Chris Wondolowski and Elroy Smith battle in Gold Cup game.

Belize's Elroy Smith, right, can't stop Chris Wondolowski of the United States from heading in his third goal of the first half during the USA's 6-1 victory. (Jonathan Ferrey / Getty Images / July 9, 2013)

The Belize national soccer team probably won't win a game in the CONCACAF Gold Cup. But simply by qualifying the underdog Jaguars have become one of the fan favorites in the 12-country tournament, the country's first international soccer competition.

And now comes another reason to root for Belize: The team, so strapped for money it had to organize fundraisers just to make to the event, turned down a man who offered big money to players in an effort to get them to manipulate Tuesday's game with the U.S., which Belize lost, 6-1.

According to players, the man befriended the team before a recent friendly in Guatemala, then met them again at a mall near the team's Gold Cup hotel in Portland, Ore. Backup goalkeeper Woodrow West told a Belize television station what happened next, according to a transcript posted on the 7newsbelize Web page:

"That is what I explained to the man: I made him understand that we're not into taking money from him or anything like that, and we're here for our country regardless if we're in the USA, but we're not into that none at all," West said. "He got frightened and we walked.... So when we went he chased us and grabbed us and told us not to tell anyone; and that if we didn't tell anyone -- that when we got to Belize he would give us $10,000 euros. We are Belizeans and that is what we're doing out here -- to represent our country and to me Woodrow West and being loyal to my country -- that [is] bigger than any amount of money that they can ever give me and that is why I stood firm and thank God we had that strength to deny this man because he was really into giving us a large amount of money."

The team wouldn't have made it to Portland if not for a telethon it organized that earned $60,000. Local groups also held barbecues and Nike donated uniforms to help cut costs.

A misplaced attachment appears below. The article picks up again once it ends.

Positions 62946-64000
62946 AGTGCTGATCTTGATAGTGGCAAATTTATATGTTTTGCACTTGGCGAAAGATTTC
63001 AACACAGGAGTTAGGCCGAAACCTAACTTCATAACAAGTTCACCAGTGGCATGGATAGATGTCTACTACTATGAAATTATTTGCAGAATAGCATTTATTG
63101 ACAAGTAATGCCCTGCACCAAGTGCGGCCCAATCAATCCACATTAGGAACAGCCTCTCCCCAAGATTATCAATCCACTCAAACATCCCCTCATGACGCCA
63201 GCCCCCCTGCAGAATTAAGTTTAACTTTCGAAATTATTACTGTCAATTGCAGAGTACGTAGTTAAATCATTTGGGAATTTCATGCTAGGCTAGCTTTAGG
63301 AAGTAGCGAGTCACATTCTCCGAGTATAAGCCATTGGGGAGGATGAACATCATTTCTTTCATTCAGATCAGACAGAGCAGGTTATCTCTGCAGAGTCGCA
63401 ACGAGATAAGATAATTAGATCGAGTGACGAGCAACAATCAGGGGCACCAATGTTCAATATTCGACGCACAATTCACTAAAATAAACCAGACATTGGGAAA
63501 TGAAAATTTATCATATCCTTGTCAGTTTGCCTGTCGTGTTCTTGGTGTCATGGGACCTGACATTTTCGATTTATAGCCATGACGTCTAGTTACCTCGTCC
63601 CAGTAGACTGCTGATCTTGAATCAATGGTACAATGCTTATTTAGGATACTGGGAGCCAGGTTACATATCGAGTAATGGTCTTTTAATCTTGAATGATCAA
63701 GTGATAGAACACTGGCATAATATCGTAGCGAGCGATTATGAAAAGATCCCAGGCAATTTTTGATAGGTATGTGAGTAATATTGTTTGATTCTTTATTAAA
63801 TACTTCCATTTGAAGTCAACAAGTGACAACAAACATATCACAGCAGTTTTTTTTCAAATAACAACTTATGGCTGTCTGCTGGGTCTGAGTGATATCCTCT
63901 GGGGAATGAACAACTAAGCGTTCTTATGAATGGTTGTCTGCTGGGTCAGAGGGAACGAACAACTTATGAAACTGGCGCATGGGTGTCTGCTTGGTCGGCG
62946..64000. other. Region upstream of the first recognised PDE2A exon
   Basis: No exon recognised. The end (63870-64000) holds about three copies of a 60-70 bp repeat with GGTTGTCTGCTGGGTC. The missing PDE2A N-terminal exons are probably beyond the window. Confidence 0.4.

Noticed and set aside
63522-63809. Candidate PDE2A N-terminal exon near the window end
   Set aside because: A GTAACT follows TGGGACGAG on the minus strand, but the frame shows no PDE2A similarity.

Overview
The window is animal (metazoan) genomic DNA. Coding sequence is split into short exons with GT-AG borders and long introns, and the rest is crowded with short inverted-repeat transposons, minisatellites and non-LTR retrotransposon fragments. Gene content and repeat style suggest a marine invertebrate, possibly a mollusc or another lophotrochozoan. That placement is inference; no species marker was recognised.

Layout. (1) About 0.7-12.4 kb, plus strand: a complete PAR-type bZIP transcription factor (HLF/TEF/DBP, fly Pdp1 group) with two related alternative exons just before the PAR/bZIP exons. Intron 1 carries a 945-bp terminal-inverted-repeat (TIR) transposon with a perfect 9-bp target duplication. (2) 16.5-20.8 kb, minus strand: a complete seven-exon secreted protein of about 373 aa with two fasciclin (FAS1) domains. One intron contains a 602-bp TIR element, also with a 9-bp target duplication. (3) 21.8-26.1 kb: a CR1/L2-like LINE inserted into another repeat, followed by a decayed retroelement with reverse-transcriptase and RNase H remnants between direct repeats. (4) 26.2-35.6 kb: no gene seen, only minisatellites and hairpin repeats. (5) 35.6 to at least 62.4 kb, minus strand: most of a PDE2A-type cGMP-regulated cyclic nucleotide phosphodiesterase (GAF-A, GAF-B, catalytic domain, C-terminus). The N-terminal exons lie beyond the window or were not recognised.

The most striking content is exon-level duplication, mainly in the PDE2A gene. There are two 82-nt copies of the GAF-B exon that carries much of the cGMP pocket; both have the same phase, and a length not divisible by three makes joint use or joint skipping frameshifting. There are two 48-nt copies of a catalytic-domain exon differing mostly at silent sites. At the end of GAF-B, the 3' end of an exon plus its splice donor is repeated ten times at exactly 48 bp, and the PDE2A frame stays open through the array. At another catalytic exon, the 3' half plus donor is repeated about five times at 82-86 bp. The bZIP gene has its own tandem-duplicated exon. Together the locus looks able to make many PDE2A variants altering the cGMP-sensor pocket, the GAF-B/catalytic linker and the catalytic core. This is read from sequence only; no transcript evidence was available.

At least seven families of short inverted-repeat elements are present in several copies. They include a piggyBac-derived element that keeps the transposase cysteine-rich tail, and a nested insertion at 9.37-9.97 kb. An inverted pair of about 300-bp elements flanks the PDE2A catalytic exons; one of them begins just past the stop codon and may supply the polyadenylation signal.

Most of the players on the Belize team must work at least part-time to support their soccer dreams and  though Belize is a small country with a population smaller than that of Anaheim, the players do not practice together year-around.

"The man asked me a lot of questions and the man asked me how much money I made in Belize and I told him we make a certain amount of money," midfielder Andres Makin Jr. said. "Then he told me that that isn't any kind of money and he kept asking questions and questions and only about money he was talking about."

Earlier this year Europol, the European Union's joint police body, said it had uncovered evidence of possible match-fixing involving 680 soccer games worldwide. And this is not the first time match-fixing has been tried at the Gold Cup with investigators having found evidence that 2011 games involving Cuba, Grenada and El Salvador may have been manipulated.

New CONCACAF President Jeffrey Webb, whose organization oversees the sport in North America, Central America and the Caribbean, has promised a zero-tolerance approach to match-fixing.

"Match-fixing is a cancer for football. It’s one of the unfortunate things that really could cause great damage to the integrity of the sport," he said.

CONCACAF is expected to investigate the claims made by the players from Belize, who play Saturday against Costa Rica in Sandy, Utah.

ALSO:

Kobe Bryant says he's 'far ahead' of schedule in terms of rehab

Q&A: Kobe Bryant on rehab, Dwight Howard and the Lakers' future

Tuukka Rask signs 8-year, $56-million contract with Boston Bruins